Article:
This isn’t a just a story about the past, David is quick to underscore. This is story about the present, and what awaits us in the future, if care isn’t taken to end the slaughtering of Christians today in the Middle East.



Is the world ignoring the lessons from history and spinning out of control?

WASHINGTON, DC – In response to this question, Joe David, author of The Infidels, asks another question: Are the international crises, instigated by savage groups like ISIS, the result of conflicting religious views, as many are led to believe, or are they the result of something even more urgent?

“In order to provide cause-and-effect answers to important world events like this, historians must ask many similar questions,” the controversial author of The Infidels said. “What their conclusions will be after examining today’s headline stories, specifically the brutal slaughtering of ‘infidels’ and the mass movement of refugees out of the Middle East into Europe, can only be conjecture at this point.

“During World War I, the Middle East was also a setting for a major war, one which radical Muslims used to cleanse the area of Christians. Like today, this resulted in countless Christians being brutally slaughtered, and countless more being forced to immigrate to other countries. This massacre and mass exodus of Christians, initiated then by Turkish leaders, was done to advance their imperialistic dream of rebuilding a crumbling Ottoman Empire.”

In the Infidels, the author personalizes this historical moment by telling a moving story about his Assyrian mother who was deeply affected by this World War I genocide. Like so many Christian refugees today, she too had to abandon her privileged and comfortable life in order to escape the unspeakable horrors of war.

Despite the differences in spin, the author wonders if the reason for the savage slaughtering of Christians that occurred then has any similarity to what is occurring now. “When closely examined by historians, will my mother’s story parallel the present?” David asks. “Is this ISIS led crisis, which is spreading rapidly to Europe, a deliberate distraction to conceal a major and more evil plot, or is it the story?”

In the well-researched historical novel, The Infidels, the author plants the needed background for a reader to draw his own conclusion. A new edition of The Infidels is available world-wide (ISBN: 978-0-939360-08-6) through Books for All Times. An eBook version will be available soon (ISBN: ISBN 978-0-939360-09-3).

For more information, visit; for the author’s youtube interview, visit:; and for a two-part article on background history, “Silencing the Past,” visit:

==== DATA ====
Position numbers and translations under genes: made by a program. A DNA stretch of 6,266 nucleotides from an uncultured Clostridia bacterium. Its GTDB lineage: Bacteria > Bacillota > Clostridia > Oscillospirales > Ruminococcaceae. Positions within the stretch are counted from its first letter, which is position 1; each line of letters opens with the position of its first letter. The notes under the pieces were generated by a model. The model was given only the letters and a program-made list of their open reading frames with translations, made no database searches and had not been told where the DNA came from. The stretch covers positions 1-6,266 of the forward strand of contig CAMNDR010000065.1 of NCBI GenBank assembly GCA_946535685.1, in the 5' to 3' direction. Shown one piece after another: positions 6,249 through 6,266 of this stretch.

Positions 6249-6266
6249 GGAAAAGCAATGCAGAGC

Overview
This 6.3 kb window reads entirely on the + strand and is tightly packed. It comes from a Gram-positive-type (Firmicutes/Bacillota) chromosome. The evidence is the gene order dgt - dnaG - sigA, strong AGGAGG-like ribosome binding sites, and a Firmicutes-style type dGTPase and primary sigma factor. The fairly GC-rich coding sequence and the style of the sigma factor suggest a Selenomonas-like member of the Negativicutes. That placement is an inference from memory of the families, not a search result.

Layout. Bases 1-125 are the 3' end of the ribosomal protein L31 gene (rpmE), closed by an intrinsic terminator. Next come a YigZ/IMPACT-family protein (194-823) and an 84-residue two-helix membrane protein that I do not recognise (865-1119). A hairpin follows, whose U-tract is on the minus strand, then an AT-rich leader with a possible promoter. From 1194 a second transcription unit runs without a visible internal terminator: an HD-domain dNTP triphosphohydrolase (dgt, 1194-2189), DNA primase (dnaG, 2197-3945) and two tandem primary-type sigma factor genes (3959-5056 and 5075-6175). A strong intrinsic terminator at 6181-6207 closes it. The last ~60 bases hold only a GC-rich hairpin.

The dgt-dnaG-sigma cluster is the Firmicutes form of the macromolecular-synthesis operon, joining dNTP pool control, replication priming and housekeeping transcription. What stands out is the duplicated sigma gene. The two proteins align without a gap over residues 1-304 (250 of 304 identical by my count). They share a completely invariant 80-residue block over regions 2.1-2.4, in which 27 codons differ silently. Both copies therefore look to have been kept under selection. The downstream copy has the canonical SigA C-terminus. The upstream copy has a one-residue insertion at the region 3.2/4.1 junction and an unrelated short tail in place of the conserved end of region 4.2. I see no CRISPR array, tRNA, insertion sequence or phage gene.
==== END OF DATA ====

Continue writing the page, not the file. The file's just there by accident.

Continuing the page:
Silencing the Past (Parts I and II)

by Joe David, August 07, 2015.

“One moment she would be calmly knitting or reading; the next moment she would be in tears, sorrowfully talking to herself in Syriac.”

The massacre of the Assyrians by ISIS has awakened horrifying echoes of their massacres by the Ottoman Turks in WWI. The author's mother lived to tell the tale.

Exactly one hundred years ago several million Christians were brutally murdered. Among those were about 250,000 to 300,000 Assyrians. According to a statement by the Earl of Listow in 1933, the Ottoman Turks while cleansing Turkey of religious impurities wiped out almost two-thirds of the Assyrian Christian population.1

No one knows how many Christians were totally martyred during World War I – and no one probably ever will. Many of the official documents have been sealed or destroyed by the Turkish government in order to silence the past. Yet despite their efforts, the memory of those brutal murders still lives on. They are kept alive today for future generations by the children and the children’s children of the survivors.

Asly Moorhatzh (David)
Asly Moorhatzh (David)

My mother was one of the survivors of the massacre. Although she rarely discussed it, she never forgot it. It always echoed in her silence.

Like my father, she was Assyrian. She was born in Persia on the edge of the Fertile Crescent in an area often identified as the Cradle of Civilization. When she left the Middle East after World War I, first for France and later for America, she left behind buried in the ruins of ancient civilization many family members. For her, looking back was not easy. To avoid it, she silenced the past with iron determination.

What I will always remember about her was her bullet wound below her left breast. It was an ugly scar, a cruel reminder of what she had experienced. To hide the scar and to escape the memories it evoked, she would cover herself with layers of clothes, even during the hot summers.

When I first saw the scar as a child, I was horrified at the sight of it. To avoid thinking about it, I would lose myself in mindless and childish activities. When I saw the scar again 25 years ago, while visiting her in a nursing home, I was immediately overcome by emotion. It came with a rush that required all my adult strength to control.

My mother was in her early twenties when she arrived in America to marry my father. She arrived with enough gold to start a new life and enough raw memories for several lifetimes. My parents were married in Mexico, and they settled in Chicago. It was a pre-arranged marriage, planned by surviving family members, an arrangement which my mother never fully appreciated. As a result, the marriage was loveless in the beginning, but it slowly grew into something quite special over the years. I believe this was because of their similar backgrounds.